County Extension

  • Bluebirds need help with housing if they’re going to make a comeback

    By Charlie Spencer
    Master gardener
    Bluebirds are flying over the area in search of accommodations. It’s a little early, but like other smart animals, it’s time to plan ahead. Bluebirds are particular in their nesting habits.

  • Too much screen time can put on the pounds

    Last week I had the opportunity to teach another class as part of Eat Smart, Move More, Weigh Less (ESMMWL) program at the Dinah E. Gore Fitness and Aquatics Center. The ESMMWL class is a 15-week program developed by the N.C. Cooperative Extension Service and N.C. Public Health.
    It is part of the statewide movement called Eat Smart, Move More...North Carolina. The whole idea is to increase opportunities for healthy eating and physical activity wherever North Carolinians live, learn, earn, play and pray.

  • Eat breakfast to lose weight, says long-term study

    These past couple of weeks I’ve had the opportunity to speak for the Eat Smart, Move More, Weigh Less class sponsored by the Brunswick County office of the N.C. Cooperative Extension. This is a series of classes held at the Dinah E. Gore Fitness and Aquatics Center at Brunswick Community College. The goal of these classes is just what the name suggests—to learn how you can eat smart, move more and weigh less.

  • Eggactly what do you want to do with those eggs?

    Seems like people are always coming up with new and interesting ways to cook food, and then they tell everyone on the Internet how to do it. This week, the latest craze is eggs.
    It seems folks on Pinterest and Facebook are offering instructions on how to hard-cook eggs in the oven. I actually heard some of my neighbors talking about this last week, too. Another friend tells me she’s been doing it for years, as when making fancy Italian Easter cookies and breads with decorated eggs baked in the dough.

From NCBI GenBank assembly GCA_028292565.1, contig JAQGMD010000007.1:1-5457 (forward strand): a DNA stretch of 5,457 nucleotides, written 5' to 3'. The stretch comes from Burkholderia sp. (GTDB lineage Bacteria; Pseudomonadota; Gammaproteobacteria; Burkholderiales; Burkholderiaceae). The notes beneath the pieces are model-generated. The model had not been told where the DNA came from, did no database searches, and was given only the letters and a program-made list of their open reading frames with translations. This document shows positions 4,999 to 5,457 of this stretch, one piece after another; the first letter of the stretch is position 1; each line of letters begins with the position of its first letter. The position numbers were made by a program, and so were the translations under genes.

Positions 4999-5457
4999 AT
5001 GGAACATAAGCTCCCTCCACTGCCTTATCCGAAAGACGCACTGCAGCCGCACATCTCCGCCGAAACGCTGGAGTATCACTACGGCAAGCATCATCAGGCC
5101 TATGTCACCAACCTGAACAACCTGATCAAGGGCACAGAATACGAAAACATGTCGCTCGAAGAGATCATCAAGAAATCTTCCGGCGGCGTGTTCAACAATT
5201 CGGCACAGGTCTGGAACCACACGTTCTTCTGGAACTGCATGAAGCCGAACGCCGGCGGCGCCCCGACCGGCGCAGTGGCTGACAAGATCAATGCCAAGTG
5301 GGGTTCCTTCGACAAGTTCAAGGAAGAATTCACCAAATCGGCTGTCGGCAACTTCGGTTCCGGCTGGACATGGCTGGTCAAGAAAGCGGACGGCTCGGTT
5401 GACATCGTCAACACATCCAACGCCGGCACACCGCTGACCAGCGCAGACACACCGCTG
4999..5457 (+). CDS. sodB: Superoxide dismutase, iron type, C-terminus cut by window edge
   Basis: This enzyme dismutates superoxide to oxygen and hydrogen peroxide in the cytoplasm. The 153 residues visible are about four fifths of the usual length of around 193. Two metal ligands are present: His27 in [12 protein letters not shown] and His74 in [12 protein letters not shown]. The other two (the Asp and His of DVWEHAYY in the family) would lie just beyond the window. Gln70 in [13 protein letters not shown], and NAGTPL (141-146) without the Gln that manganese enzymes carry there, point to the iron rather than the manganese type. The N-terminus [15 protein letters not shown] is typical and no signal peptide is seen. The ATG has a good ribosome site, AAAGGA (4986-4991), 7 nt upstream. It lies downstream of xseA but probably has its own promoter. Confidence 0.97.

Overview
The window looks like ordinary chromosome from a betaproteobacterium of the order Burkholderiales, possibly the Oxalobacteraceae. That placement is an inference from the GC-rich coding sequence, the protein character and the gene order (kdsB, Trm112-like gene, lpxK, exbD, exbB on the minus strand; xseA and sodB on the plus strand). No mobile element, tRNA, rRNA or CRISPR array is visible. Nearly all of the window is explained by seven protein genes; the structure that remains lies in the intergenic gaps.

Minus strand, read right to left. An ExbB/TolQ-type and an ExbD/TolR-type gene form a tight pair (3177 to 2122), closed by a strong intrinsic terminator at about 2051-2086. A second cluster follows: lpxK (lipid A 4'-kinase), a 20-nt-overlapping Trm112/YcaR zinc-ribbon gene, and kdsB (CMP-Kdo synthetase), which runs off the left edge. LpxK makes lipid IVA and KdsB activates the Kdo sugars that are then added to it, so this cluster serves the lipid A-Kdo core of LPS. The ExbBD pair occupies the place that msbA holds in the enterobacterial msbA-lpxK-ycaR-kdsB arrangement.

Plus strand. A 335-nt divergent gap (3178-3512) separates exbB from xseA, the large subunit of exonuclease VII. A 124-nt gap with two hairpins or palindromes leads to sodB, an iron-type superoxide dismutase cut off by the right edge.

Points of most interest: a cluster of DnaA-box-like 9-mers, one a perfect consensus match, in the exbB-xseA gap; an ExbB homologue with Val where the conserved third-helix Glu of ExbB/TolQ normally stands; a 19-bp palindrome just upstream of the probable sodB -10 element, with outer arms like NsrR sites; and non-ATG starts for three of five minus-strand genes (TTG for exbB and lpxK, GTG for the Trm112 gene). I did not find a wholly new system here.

• Planting a garden insectary so good bugs will get rid of bad

    By Judy Koehly
    Master Gardener
    As you plan your vegetable garden, you will choose what vegetables you wish to grow, and you should also choose which plants would attract beneficial insects.
    A garden insectary is a small garden plot of flowering plants designed to attract and harbor beneficial insects. These “good insects” prey on many common garden insect pests and offer the gardener a safer, natural alternative to pesticides.

  • TiLT welcomes 11 new Brunswick members

    Brunswick County 4-H Teens in Leadership Training (TiLT) have welcomed 11 new youths to its 4-H Youth Volunteer Program. They were trained, along with four other youths, at the weekend training on Feb. 16-17 at Fort Caswell.
    The new youths, all from Brunswick County, are in sixth through 11th grade. They include: Owen Bell, Nikki Cooper, Bryant Holden, Sadie Huntly, Alison Jones, Bethany Jones, Bobbi Jane Lawrence, Breanna Long, Savanna Moore, Katlyn Toney and Campbell Woody.

  • 4-H’ers celebrate year with Hawaiian achievement banquet

    Brunswick County 4-H celebrated 2012 with a Hawaiian “4-0” theme at its annual achievement banquet on Thursday, March 7. The room was decorated in purple and green with help from Linda Marlowe and flowers made by members of the 4-H Teen Council. All attendees received leis and a spyglass.
    Youth enjoyed a purple and green candy bar and the food catered by Smithfield’s Chicken and Barbeque. Breanna Long shared a comedy skit, and Kenan Bridges and Sammi Lawrence sang “Lucky.”

  • Let’s talk carrots, baby—they’re 4 calories each, and good

    How can something as simple as carrots be so confusing and dare I say controversial?
    This past week, I once again got an email telling me not to eat baby carrots. I couldn’t just forward this on to my unsuspecting friends. I had to learn more about the concern. Was there some merit in this warning?

  • Don’t neglect watering your plants during the winter

    By Judy Koehly
    Master Gardener
    Plants don’t need as much care in winter as they do in summer, but it is important not to neglect watering your plants during the winter.
    Some ice or wind damage is unavoidable, but a lot of cold weather damage to plants’ cells is caused by dehydration. In our region, normal winter precipitation is enough for plants because their cold-weather watering needs are considerably less. However, making sure your plants have adequate hydration is the best way to protect them in harsh weather.

  • Master Gardeners to have plant sale April 4-6